Police Education in Road Traffic Law: Saxony, Germany

DOI10.1177/0032258X9907200107
Date01 January 1999
Publication Date01 January 1999
AuthorDieter Muller
SubjectArticle
DIETER MULLER
Lecturer, Advanced College of Police Saxony/Germany
POLICE EDUCATION IN ROAD
TRAFFIC LAW: SAXONY,
GERMANY
Introduction
The education of police officers in the field of road traffic law is highly
valued, and road traffic police, as allother sections of the service, need
competent leaders. In particular, future police inspectors need accurate
knowledge in theoretical road traffic law and also the implementation of
this law in practical work at local constabulary level. For this reason, the
police in Saxony decided to create a separate field of "Road Traffic
Science" in the education of police inspectors who had a specialization
in road traffic law. This is a model unique to Germany.
The Advanced College of Police Saxony/Germany
in Rothenburg/Saxony
On October 1, 1994, the Advanced College of Police in Saxony was
founded by the Minister of the Interior of Saxony, Heinz Eggert, in
Rothenburg. Prior to this, the police of Saxony realized that it would be
necessary for competent leadership in the police to build up not only a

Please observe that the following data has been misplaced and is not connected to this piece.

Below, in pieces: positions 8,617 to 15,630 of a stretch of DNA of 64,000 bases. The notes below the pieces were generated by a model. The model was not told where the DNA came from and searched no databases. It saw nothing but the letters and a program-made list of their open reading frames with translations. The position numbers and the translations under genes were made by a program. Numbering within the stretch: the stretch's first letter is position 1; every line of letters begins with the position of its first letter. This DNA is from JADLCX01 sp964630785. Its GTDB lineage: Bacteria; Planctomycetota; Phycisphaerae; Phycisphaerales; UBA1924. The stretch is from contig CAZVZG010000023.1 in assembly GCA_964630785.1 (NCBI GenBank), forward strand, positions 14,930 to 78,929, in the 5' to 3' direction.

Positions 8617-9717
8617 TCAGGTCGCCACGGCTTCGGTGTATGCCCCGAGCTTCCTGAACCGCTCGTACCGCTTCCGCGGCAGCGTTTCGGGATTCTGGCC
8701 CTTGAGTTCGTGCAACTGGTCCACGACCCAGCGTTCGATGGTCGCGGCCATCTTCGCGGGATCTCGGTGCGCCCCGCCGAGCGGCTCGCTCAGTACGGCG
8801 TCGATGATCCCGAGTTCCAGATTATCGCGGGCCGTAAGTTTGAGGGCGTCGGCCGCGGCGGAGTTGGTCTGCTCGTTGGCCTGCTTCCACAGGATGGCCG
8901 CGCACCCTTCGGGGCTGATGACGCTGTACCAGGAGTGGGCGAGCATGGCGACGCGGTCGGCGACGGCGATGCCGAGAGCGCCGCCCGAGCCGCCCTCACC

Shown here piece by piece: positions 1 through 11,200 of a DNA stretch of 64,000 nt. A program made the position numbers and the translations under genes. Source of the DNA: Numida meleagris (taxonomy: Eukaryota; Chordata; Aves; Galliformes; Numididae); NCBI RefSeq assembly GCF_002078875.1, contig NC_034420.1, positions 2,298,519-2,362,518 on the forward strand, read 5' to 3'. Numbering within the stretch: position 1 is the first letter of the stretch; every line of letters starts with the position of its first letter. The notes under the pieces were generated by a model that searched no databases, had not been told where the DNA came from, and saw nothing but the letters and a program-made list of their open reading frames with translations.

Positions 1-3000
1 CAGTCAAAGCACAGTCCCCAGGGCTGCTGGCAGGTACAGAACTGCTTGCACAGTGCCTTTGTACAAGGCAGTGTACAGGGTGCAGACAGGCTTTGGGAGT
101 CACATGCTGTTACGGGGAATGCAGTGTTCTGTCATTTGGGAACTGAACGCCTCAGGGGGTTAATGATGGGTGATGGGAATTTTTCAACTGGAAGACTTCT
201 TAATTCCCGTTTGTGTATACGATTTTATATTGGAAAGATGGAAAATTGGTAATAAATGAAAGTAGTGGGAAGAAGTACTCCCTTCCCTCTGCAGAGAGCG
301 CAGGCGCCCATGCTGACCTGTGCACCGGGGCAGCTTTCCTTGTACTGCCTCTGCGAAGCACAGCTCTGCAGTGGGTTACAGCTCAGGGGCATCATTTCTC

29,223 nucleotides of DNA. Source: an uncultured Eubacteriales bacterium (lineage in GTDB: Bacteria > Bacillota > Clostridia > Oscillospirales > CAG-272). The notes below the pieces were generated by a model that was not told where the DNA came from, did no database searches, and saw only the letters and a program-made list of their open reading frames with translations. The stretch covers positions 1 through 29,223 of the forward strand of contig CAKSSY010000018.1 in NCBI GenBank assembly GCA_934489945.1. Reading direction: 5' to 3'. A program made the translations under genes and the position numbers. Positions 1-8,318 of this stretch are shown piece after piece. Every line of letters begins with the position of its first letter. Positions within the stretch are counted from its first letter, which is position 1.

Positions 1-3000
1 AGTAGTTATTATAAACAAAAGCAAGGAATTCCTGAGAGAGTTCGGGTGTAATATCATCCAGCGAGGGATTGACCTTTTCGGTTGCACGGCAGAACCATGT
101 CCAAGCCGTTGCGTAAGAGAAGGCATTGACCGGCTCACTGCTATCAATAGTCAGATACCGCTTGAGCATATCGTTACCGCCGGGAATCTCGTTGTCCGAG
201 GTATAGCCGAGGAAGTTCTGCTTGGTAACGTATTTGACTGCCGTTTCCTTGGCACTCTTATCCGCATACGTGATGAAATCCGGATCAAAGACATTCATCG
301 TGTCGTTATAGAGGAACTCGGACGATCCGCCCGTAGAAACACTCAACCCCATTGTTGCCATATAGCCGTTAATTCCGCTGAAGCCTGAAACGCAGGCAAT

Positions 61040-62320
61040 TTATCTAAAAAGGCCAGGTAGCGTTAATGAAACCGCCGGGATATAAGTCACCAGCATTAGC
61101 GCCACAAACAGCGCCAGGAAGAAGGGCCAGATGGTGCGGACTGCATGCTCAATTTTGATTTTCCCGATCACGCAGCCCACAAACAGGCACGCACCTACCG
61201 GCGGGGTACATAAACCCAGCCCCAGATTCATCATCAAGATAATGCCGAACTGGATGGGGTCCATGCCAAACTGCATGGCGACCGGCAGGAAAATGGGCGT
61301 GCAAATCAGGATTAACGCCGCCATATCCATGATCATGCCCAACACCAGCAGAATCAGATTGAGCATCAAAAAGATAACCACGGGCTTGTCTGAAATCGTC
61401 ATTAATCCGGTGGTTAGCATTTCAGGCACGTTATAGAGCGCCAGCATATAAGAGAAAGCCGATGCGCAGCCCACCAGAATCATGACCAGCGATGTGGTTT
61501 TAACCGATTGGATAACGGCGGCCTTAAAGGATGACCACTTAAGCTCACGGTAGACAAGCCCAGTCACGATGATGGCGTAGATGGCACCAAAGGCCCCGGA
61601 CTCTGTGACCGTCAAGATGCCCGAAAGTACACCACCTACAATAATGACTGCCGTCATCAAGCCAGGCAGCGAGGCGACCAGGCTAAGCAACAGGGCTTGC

police division at a general college of public administration, but rather
an independent Advanced College of Police Saxony/Germany. This
college has its own lecturers, professors and highly educated police
officers. The study subjects are divided into seven groups which are in
liaison with seven departments of the college:
Command and Operation
Forensic Science and Criminology
Road Traffic Sciences
Jurisprudence
Social Sciences
Information, Technology and Economics
Languages
The students comprise 60% police officers from operational divisions
and detective branches with several years of professional experience,
and 40% students with university entrance qualification. This enables
the four study groups of each academic year to learn from each other.
Early assessments reveal a successful integration of professional,
inexperienced students with other students who already have
experience; this is very promising for the future.
There is only one progressive model in Germany, practised in
Baden-Wurttemberg, where potential leaders are largely independently
56 The Police Journal January 1999

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